ACLED (Armed Conflict Location and Events Dataset) is designed for disaggregated conflict analysis and crisis mapping. This dataset codes the locations, dates and types of all reported conflict events in over 50 countries in the developing world. Data are available for public download from the data page. ACLED is directed by Prof. Clionadh Raleigh and is associated with the International Peace Research Institute (PRIO). ACLED has been supported by the World Bank's Development Economics Group Research Support Budget, the Irish Research Council, Minerva project funding through the CCAPS program and the European Research Commission.
Throughout the Middle East region last week, reported fatalities have remained consistent with the week prior, having dropped significantly since the beginning of November. Meanwhile we see a slight rise in overall demonstrations, the majority of which occurred in Iran, Iraq, Turkey, and Israel. At the same time, the number of reported battles has risen slightly as well, representative of the ongoing offensives by multiple groups in both Yemen and Syria.
Overall, political violence decreased slightly while the number of reported demonstration remained static in the South and Southeast Asian regions last week. The key developments of the last week were ongoing fighting between both Taliban and Islamic State (IS) militants and security forces in Afghanistan, a surge in cross-border violence between Indian and Pakistan, as well as a high number of reported fatalities arising from the West Papua National Liberation Army’s actions in Indonesia.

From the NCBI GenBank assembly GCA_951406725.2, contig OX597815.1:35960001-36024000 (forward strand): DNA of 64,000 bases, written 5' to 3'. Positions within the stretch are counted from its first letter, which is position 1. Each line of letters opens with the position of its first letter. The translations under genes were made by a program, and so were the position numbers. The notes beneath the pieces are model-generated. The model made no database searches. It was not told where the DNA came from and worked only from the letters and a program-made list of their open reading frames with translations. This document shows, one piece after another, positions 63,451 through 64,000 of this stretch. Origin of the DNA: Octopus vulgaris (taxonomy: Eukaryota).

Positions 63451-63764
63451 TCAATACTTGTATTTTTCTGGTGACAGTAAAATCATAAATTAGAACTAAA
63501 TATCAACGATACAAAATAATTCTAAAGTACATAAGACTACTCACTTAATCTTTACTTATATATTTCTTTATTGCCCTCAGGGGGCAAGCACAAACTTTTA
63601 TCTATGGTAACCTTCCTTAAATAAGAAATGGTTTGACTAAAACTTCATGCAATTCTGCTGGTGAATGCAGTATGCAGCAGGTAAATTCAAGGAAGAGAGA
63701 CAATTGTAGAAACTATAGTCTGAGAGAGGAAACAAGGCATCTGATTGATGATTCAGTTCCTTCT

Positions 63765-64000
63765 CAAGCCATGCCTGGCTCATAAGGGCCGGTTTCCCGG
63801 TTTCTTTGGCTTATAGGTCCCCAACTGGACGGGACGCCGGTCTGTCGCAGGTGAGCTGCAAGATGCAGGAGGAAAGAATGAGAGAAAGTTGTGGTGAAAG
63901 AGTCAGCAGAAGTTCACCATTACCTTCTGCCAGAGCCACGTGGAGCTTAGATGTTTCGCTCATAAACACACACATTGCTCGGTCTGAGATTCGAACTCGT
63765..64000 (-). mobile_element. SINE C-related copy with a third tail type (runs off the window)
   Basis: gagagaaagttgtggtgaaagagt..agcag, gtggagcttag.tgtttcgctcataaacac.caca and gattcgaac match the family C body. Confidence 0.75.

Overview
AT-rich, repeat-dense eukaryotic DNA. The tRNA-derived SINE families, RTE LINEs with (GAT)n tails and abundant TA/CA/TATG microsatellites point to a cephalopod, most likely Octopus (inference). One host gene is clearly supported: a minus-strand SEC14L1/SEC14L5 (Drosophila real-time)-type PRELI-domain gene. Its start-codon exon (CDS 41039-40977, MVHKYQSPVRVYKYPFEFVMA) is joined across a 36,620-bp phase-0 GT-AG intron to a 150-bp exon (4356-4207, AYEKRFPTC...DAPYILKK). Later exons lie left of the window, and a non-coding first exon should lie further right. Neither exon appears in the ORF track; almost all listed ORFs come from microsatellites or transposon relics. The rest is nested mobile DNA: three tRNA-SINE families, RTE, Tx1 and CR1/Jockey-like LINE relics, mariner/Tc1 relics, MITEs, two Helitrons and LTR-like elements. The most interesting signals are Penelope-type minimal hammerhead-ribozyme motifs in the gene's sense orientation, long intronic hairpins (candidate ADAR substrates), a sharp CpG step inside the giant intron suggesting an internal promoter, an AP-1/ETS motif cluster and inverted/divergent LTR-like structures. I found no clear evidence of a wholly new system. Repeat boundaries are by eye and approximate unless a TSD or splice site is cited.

Key developments in the week of December 2nd include the escalating Islamic State activity in Egypt and Burkina Faso; the instability posed by other Islamist militants such as in Mozambique; and the high tensions in Togo and Ethiopia.
The Islamic State is nearly as strong in Africa in 2018 as when it peaked in 2015. Since October, activity by Islamic State militants has significantly risen across Northern, Western and Eastern Africa and this trend is likely to continue.
11 December 2018: As UN-led peace talks proceed in Stockholm and a landmark bill to end US support for the Saudi-backed coalition works its way through Congress, the Armed Conflict Location & Event Data Project (ACLED) now estimates that over 60,000 people have been killed in the Yemen War since just 2016.
Throughout the Middle East region last week, reported fatalities dropped significantly – totalling about half of what was reported at the beginning of November. This drop may be related to a dip in reported battles; however, instances of remote violence have risen at the same time. In several countries, demonstrations made up the bulk of events, mostly related to economic or political concerns. In Yemen and Syria, the battle lines have remained relatively static, while in the latter the recent peace talks in Astana have yielded uncertain results.